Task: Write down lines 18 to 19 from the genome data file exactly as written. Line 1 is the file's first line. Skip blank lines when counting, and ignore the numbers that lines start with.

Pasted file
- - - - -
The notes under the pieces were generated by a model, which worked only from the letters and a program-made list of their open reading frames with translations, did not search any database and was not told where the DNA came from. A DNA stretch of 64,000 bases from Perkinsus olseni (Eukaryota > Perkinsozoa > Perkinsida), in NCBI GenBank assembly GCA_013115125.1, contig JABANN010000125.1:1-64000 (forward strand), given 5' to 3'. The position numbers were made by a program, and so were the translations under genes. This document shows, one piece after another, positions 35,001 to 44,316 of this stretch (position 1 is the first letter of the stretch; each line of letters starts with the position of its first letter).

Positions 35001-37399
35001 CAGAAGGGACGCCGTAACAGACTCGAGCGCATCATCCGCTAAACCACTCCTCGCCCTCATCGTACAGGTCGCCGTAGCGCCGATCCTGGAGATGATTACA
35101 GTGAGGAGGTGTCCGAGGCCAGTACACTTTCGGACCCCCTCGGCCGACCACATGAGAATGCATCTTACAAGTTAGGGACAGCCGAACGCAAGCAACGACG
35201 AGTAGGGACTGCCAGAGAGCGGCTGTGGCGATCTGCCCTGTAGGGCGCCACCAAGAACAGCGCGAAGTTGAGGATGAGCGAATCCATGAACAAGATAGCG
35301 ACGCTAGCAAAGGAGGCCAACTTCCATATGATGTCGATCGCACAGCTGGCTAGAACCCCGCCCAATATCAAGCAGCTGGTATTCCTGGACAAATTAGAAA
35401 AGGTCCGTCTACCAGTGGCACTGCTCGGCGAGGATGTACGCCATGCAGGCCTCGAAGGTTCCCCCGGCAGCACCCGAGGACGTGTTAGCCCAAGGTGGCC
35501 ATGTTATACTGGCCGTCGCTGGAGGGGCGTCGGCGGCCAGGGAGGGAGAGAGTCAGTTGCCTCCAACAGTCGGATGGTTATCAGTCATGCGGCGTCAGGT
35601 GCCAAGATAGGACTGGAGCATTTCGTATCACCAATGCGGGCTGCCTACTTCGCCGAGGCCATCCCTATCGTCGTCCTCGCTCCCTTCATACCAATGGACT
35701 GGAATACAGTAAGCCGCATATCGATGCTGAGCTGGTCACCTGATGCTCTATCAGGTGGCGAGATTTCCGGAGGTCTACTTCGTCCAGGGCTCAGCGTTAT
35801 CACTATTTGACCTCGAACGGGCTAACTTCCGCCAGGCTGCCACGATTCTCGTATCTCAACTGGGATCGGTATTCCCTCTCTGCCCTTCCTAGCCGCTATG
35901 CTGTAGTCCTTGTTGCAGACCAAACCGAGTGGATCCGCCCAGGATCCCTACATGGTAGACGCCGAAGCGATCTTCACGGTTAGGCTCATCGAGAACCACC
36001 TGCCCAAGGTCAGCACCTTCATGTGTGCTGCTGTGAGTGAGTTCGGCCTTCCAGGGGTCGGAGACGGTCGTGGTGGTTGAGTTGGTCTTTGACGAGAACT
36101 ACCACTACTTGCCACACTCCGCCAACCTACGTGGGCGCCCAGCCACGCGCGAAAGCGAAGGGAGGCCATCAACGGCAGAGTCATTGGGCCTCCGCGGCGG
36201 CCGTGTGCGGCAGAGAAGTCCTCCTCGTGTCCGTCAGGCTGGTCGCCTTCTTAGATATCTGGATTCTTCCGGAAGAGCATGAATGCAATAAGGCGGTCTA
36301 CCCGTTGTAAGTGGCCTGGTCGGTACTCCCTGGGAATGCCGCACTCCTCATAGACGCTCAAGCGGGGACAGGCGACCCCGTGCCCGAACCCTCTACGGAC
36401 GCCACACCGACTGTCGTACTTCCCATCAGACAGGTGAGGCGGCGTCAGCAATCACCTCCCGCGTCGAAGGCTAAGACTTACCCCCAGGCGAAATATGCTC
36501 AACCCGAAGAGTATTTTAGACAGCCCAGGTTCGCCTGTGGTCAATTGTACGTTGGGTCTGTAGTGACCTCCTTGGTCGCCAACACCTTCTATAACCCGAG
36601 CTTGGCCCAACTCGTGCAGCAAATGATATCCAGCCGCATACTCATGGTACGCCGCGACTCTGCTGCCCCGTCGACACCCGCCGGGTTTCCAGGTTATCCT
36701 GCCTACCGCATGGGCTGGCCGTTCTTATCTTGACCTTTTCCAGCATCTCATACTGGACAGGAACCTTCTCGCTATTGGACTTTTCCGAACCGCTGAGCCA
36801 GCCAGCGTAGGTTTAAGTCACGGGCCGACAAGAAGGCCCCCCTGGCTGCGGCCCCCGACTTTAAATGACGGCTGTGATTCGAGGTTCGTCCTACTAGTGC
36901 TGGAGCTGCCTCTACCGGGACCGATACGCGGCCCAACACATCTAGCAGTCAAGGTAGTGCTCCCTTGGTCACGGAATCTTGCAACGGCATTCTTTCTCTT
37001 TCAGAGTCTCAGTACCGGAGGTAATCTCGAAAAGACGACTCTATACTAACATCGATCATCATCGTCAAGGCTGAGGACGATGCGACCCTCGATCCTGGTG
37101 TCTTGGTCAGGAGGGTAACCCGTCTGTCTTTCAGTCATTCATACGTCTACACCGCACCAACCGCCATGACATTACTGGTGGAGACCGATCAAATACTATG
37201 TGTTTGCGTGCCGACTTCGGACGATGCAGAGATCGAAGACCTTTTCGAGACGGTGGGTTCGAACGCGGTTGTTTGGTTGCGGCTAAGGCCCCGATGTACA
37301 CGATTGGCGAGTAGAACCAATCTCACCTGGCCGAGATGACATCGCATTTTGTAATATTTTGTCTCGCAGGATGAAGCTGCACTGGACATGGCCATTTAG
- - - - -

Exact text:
36501 AACCCGAAGAGTATTTTAGACAGCCCAGGTTCGCCTGTGGTCAATTGTACGTTGGGTCTGTAGTGACCTCCTTGGTCGCCAACACCTTCTATAACCCGAG
36601 CTTGGCCCAACTCGTGCAGCAAATGATATCCAGCCGCATACTCATGGTACGCCGCGACTCTGCTGCCCCGTCGACACCCGCCGGGTTTCCAGGTTATCCT